Beats "sex": "Immigration" is #1 on the New York Times "most searched" list, measured over the last 24 hours and over the last 7 days. ... To readers and editors who tell me I haven't been posting enough on this popular subject, all I can say is, "I hear you." ... 12:14 P.M.

Monday, May 28, 2007

There's a job for him at Fox: George Stephanopoulos stages an exciting debate between a supporter of comprehensive immigration reform and ... a supporter of comprehensive immigration reform!  10:43 P.M.

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I am convinced that it won't be any worse than it is now, and if it is worse they will settle it themselves.

Is that what Democrats say about Darfur? And in Darfur, of course, the U.S. didn't arguably incur a moral obligation by invading the country. ... 10:10 P.M. link

Cheering, please: What if they raised the minimum wage and nobody paid much attention? Well, they did, by more than two bucks (to $7.25). Isn't that a significant Democratic victory? I'm  looking for the triumphalism  on Daily Kos but can't find it. It didn't even make the NYT front page... P.S.: This means it's not a "Do-Nothing Congress" anymore, no? Sorry, Mr. Cass. ...  9:52 P.M. link

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He clearly  caught the ball. ... [via Drudge] 9:37 P.M.

"[I]n interviews with more than a dozen soldiers in this 83-man unit over a one-week period"-- New York Times: I'm willing to believe U.S. soldiers in Iraq are disillusioned, but "more than a dozen" does not seem like a large number. ... 12:31 A.M.

The Class of 2007: The proposed Kyl-McCain-Kennedy immigration deal would more or less instantly legalize illegals who came here before January 1 of this year. What about the illegals who arrive after that? I'd thought it was a good joke when Rich Lowry asked, "What does McCain want to do, deport them all?" But Clive Crook of National Journal argues the post-January illegals will almost immediately become a problem  even if everything goes as planned:

Tens of thousands, maybe hundreds of thousands, of new illegal immigrants have arrived since then. Thus each passing month adds to the numbers that the law insists must be sent home -- and the number is going to keep on rising, even if the pace slows once the new border measures are up and running. ... [snip]

So consider. One of the things the bill purports to recognize is that mass deportation of the 12 million illegal immigrants thought to be in the country is both impractical and undesirable (not least because of the effects on the U.S. economy). But is the mass deportation of, say, a million immigrants, or 2 million, much more practical or desirable? This is the outcome that the bill implicitly envisages even if, in every other respect, all goes to plan. Multiply that by two, on a very conservative estimate, for the illegal immigrants already here who opt not to apply for legal status under the terms of the new law. Add a hundred thousand a year, maybe, for new illegal immigrants who manage to slip through even after the border has been strengthened. In other words, suppose the bill is enacted: Ten years from now, what has been gained?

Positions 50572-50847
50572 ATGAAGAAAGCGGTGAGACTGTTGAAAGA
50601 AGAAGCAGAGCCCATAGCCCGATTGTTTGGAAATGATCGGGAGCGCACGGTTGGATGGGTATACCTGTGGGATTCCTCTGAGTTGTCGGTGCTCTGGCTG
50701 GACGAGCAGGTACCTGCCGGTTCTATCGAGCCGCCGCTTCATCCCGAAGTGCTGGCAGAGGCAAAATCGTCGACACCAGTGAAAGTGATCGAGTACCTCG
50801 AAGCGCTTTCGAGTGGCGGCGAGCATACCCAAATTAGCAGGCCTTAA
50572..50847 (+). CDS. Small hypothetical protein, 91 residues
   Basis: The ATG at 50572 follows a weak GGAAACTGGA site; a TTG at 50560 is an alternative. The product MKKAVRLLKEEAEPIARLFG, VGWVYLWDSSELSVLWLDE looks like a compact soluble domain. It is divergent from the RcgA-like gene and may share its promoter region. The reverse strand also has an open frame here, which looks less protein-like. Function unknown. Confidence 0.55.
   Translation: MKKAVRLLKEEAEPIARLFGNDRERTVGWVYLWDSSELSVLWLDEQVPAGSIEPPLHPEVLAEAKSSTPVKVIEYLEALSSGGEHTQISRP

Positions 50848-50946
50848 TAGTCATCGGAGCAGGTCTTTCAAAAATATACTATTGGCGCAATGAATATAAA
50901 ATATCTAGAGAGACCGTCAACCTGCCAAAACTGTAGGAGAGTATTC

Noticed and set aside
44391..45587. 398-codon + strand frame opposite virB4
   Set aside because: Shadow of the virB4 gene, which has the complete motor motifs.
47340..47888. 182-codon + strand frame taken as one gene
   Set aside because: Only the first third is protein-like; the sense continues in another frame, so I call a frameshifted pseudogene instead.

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Two answers:

1) Some post-January illegals won't find it hard to trump up the two documents--e.g., "sworn affidavits from nonrelatives"-- necessary to pass as pre-January illegals. Problem solved! (As President Bush declared last week, "There is a document forgery industry in America." Does he think it's going to go away because he gives them a different set of documents to forge?)

2) Of course the remaining post-January illegals won't be deported, any more than all the  current pre-January illegals will have to be deported if Congress doesn't pass the "comprehensive" bill. They will live "in the shadows." Then, in 10 years, with millions of new illegal shadow-dwellers--way more the Crook's "hundred thousand a year," if things don't go according "to plan" but rather according to recent precedent--there will be responsible bipartisan proposals, which you would be a yahoo to oppose, for another semi-amnesty. Potential illegals know this, one reason why they will keep coming. (That's the pattern after amnesties, it seems). ...

Praxis Reminder: Should you wish to try to forestall this irrevocable legislative disaster (or encourage it, I guess) here is a list of Senate phone numbers and email forms  (via Hewitt). This be the week. ... 2:37 A.M. link

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Sunday, May 27, 2007